Consensus on Fed’s post-crisis reforms might be elusive

By  Kyle Campbell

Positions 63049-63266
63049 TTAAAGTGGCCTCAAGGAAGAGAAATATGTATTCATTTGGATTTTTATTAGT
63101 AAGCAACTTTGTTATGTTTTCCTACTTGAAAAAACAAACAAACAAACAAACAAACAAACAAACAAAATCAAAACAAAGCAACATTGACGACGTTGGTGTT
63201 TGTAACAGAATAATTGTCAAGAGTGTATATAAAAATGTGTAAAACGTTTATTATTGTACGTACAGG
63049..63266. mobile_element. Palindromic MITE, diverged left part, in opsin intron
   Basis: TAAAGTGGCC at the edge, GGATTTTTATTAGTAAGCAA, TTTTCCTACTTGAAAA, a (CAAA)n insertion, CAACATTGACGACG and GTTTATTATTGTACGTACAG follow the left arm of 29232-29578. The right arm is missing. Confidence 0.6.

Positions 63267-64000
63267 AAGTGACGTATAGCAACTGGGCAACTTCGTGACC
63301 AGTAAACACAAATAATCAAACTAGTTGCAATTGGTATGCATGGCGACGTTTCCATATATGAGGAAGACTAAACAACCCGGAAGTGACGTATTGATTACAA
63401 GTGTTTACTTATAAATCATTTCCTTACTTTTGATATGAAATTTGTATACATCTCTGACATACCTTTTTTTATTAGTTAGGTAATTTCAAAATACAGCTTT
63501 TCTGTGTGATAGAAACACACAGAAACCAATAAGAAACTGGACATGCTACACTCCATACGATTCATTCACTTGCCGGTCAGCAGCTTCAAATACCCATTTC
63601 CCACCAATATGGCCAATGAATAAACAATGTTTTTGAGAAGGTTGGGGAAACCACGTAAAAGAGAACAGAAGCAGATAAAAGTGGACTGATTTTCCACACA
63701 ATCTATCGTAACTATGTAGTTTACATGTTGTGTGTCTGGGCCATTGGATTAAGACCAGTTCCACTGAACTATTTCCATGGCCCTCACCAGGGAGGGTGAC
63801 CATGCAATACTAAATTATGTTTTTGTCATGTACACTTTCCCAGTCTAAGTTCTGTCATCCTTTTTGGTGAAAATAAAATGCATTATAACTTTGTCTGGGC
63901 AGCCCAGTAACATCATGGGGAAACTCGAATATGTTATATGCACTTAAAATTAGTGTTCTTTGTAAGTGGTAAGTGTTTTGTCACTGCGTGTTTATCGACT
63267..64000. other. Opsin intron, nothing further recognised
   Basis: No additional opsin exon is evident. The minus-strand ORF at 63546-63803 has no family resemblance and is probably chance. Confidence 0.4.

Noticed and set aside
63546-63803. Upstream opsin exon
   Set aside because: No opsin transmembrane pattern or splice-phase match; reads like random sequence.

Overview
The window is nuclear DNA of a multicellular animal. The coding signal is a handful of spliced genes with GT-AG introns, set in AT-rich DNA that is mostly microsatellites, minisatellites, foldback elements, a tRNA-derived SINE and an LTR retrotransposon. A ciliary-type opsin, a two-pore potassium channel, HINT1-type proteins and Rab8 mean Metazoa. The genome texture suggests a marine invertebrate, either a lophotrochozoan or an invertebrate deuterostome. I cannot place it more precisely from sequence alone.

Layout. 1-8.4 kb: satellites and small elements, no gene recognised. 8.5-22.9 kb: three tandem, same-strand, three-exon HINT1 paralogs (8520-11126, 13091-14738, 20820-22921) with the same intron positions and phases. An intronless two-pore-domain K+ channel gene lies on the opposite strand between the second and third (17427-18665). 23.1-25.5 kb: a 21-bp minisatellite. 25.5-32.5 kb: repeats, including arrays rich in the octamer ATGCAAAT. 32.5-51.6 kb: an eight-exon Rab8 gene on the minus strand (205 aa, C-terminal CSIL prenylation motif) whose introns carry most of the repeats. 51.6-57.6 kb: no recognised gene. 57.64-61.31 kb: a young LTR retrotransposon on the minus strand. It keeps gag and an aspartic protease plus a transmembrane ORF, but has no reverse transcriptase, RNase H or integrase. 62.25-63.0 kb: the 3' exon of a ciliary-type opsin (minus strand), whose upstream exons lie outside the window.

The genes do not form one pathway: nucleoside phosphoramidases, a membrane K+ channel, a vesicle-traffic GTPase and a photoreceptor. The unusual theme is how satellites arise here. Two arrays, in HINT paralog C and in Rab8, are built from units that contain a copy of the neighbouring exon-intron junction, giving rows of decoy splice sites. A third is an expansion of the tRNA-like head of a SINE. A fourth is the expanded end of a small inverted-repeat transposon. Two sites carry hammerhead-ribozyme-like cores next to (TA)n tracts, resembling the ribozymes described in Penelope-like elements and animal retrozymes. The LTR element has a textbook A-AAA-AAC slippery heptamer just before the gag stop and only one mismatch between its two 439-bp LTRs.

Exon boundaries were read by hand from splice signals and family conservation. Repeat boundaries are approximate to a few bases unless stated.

There is a lack of consensus on the Federal Reserve Board about what bank regulation and supervision should look like after the recent string of regional-bank failures. Michael Barr, the Fed’s vice chair for supervision, laid out several changes he’d like to see in his report on the failure of Silicon Valley Bank last month. But remarks by Fed Gov. Michelle Bowman raised questions among policy analysts about how much of Barr’s post-crisis agenda will actually be adopted. Karen Petrou, managing partner at Federal Financial Analytics, said the language of Bowman’s speech indicates some fundamental disagreements within the Fed that could prove difficult to bridge. “[Fed Chair Jerome] Powell has essentially decided that he endorsed the Barr report and then you have Bowman saying only one board member saw it. Clearly, there seems to be some internal issues there in terms of transparency and collegiality,” Petrou said. “Whether those continue and then how they drive what the others do is much harder to predict because it’s not policy, it’s personal.”